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Acne-fighting drug may harm more than just pimples

Photo: Taylor Meade

Isotretinoin is a formidable treatment for difficult acne, but the potential side effects should not be ignored.

By Zach Jarrell, Features Editor

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Almost everyone in high school has experienced acne. The lucky ones get a little peppering while the less fortunate get much more. Some high school kids will do anything to get rid of this facial affliction: lotions, pills, creams, or all of the above.

One popular choice for the harder cases is isotretinoin, often referred to as Accutane even though the brand Accutane is no longer sold in theUnited States. According to WebMD, the drug giant Hoffmann-La Roche stopped selling Accutane in 2009 because of a number of lawsuits related to the drug.

It turns out that while this drug has worked wonders for some, recent studies show that it might be more of a nightmare for others.

Drug is effective for severe cases

Although Accutane is off the market, isotretinoin is still available in generic form from several manufacturers. Karl Kellawan, a Centerville dermatologist, prescribes the generic medicine, which he still refers to as Accutane.

“Accutane is reserved for extremely bad nodular cystic acne,” said Kellawan. Nodular acne is a very severe type of acne that can often be painful. Teens and adults alike have used Accutane or its generic form to get rid of strong cases of acne.

The drug, a synthetic form of vitamin A, works by reducing the amount of oil produced by the oil glands, allowing the skin to regenerate the way it’s supposed to, reducing inflammation and pustules.

The numbers suggest that isotretinoin works wonders as far as getting rid of acne.  “Accutane always works well, with few exceptions,” said Kellawan. According to WebMD, more than 80 percent of patients see a decrease or elimination of acne.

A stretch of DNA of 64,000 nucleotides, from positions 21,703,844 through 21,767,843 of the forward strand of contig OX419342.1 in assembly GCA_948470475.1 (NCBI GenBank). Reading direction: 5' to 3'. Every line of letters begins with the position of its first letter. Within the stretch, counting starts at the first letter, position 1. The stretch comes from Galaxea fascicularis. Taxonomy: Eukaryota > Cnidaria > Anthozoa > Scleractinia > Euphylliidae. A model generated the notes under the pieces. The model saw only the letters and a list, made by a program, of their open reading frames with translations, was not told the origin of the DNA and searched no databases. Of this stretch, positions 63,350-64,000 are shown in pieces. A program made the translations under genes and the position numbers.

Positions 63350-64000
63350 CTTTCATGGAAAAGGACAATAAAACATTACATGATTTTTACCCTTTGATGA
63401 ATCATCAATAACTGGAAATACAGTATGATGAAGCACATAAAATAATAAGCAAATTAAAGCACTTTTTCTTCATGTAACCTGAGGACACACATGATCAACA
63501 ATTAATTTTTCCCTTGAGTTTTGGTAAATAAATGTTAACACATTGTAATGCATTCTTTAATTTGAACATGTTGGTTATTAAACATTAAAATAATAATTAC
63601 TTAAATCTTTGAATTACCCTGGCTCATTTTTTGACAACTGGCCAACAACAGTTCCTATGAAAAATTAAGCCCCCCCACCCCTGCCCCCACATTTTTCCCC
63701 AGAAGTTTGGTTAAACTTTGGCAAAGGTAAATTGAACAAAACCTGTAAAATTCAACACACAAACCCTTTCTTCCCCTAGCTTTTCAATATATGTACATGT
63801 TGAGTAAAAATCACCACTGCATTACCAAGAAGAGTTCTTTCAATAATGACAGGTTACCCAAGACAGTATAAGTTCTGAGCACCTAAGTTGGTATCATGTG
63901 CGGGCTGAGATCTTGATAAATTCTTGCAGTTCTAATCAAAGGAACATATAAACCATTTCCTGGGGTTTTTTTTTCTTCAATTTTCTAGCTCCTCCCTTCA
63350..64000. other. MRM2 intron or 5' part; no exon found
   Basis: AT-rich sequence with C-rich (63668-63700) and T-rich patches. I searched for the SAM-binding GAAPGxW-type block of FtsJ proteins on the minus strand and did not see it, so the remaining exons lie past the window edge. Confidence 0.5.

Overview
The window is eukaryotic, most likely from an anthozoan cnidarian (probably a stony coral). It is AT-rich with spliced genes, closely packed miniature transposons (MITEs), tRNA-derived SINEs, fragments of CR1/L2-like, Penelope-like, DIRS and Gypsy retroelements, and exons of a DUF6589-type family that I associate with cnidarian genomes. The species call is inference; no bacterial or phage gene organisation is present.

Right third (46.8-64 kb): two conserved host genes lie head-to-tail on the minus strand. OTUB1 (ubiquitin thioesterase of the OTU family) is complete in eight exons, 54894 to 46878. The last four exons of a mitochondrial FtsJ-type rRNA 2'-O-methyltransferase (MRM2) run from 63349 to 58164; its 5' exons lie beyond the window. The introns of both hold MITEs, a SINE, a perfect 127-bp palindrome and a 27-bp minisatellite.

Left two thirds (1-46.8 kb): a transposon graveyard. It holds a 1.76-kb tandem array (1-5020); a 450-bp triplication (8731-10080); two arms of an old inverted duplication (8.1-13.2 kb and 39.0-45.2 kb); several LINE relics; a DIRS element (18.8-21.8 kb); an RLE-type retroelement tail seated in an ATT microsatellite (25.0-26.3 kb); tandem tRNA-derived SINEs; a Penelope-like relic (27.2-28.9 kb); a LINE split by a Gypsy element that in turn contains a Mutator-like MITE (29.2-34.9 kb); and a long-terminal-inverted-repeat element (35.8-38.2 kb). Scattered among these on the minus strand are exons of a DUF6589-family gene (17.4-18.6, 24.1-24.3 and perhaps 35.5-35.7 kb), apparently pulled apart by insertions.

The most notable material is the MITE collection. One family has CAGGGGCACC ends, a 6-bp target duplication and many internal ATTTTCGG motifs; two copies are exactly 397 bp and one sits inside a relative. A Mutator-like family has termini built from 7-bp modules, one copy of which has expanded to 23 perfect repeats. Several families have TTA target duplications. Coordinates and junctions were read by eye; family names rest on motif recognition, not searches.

“I haven’t had a breakout since I stopped taking Accutane,” said Fairmont senior Colleen Murphy, who took the drug last year.

Isotretinoin also works in reducing facial scarring, an issue that plagues people even after acne clears. “My complexion was awful … but I used it once for six months, and I haven’t had a problem since,” said senior Natalie Rohr. Rohr said she had her treatment during her freshman year.

Isotretinoin’s side effects can be serious

But for all of its pluses, isotretinoin also has some downsides that can ruin the deal for a lot of people.

The most common side effect of isotretinoin is that users get really dry skin. “I started in the winter so everything on my body was chapped and I had really irritated skin,” said Fairmont senior Adam Donovan, who was treated during his sophomore year. Users may have to use lotion to counterbalance this dryness.

In addition, many users will experience fatigue. “The worst part was I couldn’t work out,” said Murphy. “My muscles ached and I couldn’t do some of the lifting required for my work. Sometimes it was hard for me to even lift my backpack.”

Isotretinoin can also lead to higher levels of triglycerides. Triglycerides are fats found in the blood that can lead to a higher risk of heart disease or stroke. “They wouldn’t fill the prescription without the blood test,” said Donovan.

In addition, isotretinoin can cause severe birth defects, so users must use birth control – birth control pills for women and condoms for men – and sign up for the iPLEDGE program. The iPLEDGE program is a web-based risk management program made to keep women from either starting isotretinoin while pregnant or getting pregnant while on isotretinoin. “I had to get my blood checked once a month to make sure I wasn’t pregnant,” said Murphy. “They were really strict. I had to keep coming even after I was off Accutane.”

Other severe side effects can include depression, psychosis and suicidal thoughts.  People with a history of depression should know that it can worsen due to isotretinoin.